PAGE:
The pulseIn function measures the time for which High or Low level is present at PIN8 of Uno. The pulseIn function measures this High time (Htime) and Low Time (Ltime) in micro seconds. When we add Htime and Ltime together we will have the Cycle Duration, and by inverting it we will have the Frequency.

Once we have the frequency, we can get the capacitance by using the formula we discussed earlier.


Summary and Testing:

So in summary, we connect the unknown capacitor to the 555 timer circuit, which generates a square wave output whose frequency is directly related to capacitance of capacitor. This signal is given to UNO through ST gate. The UNO measures the frequency. With frequency known, we program the UNO to calculate the capacitance by using formula discussed earlier.


Let’s see some results I got,

When I connected 1uF Electrolytic Capacitor, the result is 1091.84 nF ~ 1uF. And the result with 0.1uF Polyester Capacitor is 107.70 nF ~ 0.1uF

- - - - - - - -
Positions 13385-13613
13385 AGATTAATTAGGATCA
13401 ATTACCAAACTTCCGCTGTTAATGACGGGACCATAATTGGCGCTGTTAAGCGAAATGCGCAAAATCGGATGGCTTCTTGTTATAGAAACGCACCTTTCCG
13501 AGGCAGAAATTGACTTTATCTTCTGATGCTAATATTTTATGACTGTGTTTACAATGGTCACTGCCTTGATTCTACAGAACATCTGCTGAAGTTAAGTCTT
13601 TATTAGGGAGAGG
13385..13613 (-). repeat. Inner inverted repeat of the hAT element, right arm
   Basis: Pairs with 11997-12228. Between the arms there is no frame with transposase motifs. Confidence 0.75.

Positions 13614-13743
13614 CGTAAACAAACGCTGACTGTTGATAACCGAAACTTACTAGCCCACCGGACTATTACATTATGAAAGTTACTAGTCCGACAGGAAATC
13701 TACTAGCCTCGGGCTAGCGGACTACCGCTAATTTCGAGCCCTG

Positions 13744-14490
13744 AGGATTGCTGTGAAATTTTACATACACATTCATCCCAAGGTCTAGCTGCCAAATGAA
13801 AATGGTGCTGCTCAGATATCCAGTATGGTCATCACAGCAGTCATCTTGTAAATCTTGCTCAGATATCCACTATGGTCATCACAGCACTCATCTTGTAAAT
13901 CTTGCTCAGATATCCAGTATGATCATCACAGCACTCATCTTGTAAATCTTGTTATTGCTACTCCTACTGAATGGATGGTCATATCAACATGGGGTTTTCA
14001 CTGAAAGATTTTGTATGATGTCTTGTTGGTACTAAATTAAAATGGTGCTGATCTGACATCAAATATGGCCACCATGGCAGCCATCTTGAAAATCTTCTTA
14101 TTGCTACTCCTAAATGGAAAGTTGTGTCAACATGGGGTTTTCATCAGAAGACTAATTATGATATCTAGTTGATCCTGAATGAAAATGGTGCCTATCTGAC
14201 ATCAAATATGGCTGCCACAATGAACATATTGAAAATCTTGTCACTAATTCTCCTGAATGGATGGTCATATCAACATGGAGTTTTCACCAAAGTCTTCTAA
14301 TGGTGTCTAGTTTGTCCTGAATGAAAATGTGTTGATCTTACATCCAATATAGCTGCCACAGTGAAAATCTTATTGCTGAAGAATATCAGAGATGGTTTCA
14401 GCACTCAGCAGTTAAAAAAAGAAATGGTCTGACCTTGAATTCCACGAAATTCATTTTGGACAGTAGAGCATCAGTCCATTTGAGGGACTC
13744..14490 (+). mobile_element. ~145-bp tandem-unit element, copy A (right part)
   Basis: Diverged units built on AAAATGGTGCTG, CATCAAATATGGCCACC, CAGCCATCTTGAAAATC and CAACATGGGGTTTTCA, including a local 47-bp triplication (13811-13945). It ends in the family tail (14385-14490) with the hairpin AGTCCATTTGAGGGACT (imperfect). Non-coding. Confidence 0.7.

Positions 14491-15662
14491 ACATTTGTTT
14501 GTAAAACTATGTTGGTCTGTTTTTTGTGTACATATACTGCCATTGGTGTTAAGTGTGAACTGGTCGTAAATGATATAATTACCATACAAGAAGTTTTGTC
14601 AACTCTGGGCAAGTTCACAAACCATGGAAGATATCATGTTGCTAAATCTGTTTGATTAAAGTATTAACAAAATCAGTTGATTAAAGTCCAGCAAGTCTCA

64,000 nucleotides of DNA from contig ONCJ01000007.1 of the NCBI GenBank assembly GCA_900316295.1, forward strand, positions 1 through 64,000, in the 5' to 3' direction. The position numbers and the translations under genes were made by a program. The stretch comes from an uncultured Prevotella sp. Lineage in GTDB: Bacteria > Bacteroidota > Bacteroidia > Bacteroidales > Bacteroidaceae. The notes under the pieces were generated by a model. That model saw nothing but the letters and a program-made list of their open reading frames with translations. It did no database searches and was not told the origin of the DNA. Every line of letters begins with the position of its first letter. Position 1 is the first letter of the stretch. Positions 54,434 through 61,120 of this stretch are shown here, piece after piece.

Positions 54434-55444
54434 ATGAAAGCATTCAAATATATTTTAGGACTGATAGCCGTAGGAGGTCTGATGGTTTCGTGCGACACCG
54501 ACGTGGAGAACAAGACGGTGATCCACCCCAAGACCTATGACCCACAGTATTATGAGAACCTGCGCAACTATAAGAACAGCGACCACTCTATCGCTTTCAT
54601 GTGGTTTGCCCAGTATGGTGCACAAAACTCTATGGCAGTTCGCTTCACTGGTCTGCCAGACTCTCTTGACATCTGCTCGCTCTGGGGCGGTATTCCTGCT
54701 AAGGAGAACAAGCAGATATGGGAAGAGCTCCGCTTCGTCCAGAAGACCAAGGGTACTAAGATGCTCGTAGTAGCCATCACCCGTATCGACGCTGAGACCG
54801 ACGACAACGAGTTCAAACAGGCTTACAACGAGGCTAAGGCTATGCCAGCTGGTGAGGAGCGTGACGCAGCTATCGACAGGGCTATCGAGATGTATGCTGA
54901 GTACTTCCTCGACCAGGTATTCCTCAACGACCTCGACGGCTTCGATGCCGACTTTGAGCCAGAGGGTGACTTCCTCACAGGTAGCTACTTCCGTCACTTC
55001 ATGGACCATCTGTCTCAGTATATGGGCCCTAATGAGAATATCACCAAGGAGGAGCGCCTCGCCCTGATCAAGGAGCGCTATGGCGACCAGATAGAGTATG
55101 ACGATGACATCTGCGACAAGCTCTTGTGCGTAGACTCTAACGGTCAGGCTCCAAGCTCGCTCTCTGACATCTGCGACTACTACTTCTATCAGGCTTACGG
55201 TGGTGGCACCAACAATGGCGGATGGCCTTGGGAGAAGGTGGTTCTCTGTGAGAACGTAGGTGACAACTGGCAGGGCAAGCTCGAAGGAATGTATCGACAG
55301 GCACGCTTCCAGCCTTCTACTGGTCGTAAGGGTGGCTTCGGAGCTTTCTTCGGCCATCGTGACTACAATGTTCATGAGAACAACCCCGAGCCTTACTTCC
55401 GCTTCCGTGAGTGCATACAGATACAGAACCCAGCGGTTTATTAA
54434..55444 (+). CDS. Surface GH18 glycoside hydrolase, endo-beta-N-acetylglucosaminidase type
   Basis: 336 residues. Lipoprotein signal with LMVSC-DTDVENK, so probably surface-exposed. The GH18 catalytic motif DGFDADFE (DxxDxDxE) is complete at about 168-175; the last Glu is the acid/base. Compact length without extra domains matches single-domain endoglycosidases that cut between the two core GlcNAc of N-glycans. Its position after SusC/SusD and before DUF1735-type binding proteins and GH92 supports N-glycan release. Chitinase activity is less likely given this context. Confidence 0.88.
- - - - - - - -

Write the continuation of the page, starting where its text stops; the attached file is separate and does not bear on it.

Arduino-Capacitance-Meter 1uf capacitorArduino Capacitance Meter 100nf


Then I connected 0.1uF Ceramic Capacitor and the result is 100.25 nF ~ 0.1uF. Also the result with 4.7uF electrolytic capacitor is 4842.83 nF ~ 4.8uF

Arduino Capacitance Meter 100nf capacitor readingArduino-Capacitance-Meter 4800nf capacitor


So that is how we can simply measure the Capacitance of any capacitor. 


#include <LiquidCrystal.h>

LiquidCrystal lcd(2, 3, 4, 5, 6, 7);

int32_t Htime;                    
int32_t Ltime;
float Ttime;
float frequency;
float capacitance;

void setup()
    pinMode(8,INPUT);            //pin 8 as signal input
    lcd.begin(16, 2);